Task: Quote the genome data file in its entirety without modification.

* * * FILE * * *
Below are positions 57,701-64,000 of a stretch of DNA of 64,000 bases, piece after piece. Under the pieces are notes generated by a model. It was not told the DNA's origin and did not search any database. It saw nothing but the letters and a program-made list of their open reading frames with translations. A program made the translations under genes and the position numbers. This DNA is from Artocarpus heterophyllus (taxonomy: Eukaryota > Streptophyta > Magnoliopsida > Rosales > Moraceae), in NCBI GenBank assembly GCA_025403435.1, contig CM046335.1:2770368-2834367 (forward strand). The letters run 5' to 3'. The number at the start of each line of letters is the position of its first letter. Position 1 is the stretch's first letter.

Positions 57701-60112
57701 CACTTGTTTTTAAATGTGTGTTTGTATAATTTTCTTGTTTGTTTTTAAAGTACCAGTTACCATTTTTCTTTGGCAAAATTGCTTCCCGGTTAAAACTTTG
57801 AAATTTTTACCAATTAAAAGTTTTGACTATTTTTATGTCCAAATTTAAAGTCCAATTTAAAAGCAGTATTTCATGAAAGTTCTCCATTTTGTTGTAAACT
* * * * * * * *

Below are positions 57,701-64,000 of a stretch of DNA of 64,000 bases, piece after piece. Under the pieces are notes generated by a model. It was not told the DNA's origin and did not search any database. It saw nothing but the letters and a program-made list of their open reading frames with translations. A program made the translations under genes and the position numbers. This DNA is from Artocarpus heterophyllus (taxonomy: Eukaryota > Streptophyta > Magnoliopsida > Rosales > Moraceae), in NCBI GenBank assembly GCA_025403435.1, contig CM046335.1:2770368-2834367 (forward strand). The letters run 5' to 3'. The number at the start of each line of letters is the position of its first letter. Position 1 is the stretch's first letter.

Positions 57701-60112
57701 CACTTGTTTTTAAATGTGTGTTTGTATAATTTTCTTGTTTGTTTTTAAAGTACCAGTTACCATTTTTCTTTGGCAAAATTGCTTCCCGGTTAAAACTTTG
57801 AAATTTTTACCAATTAAAAGTTTTGACTATTTTTATGTCCAAATTTAAAGTCCAATTTAAAAGCAGTATTTCATGAAAGTTCTCCATTTTGTTGTAAACT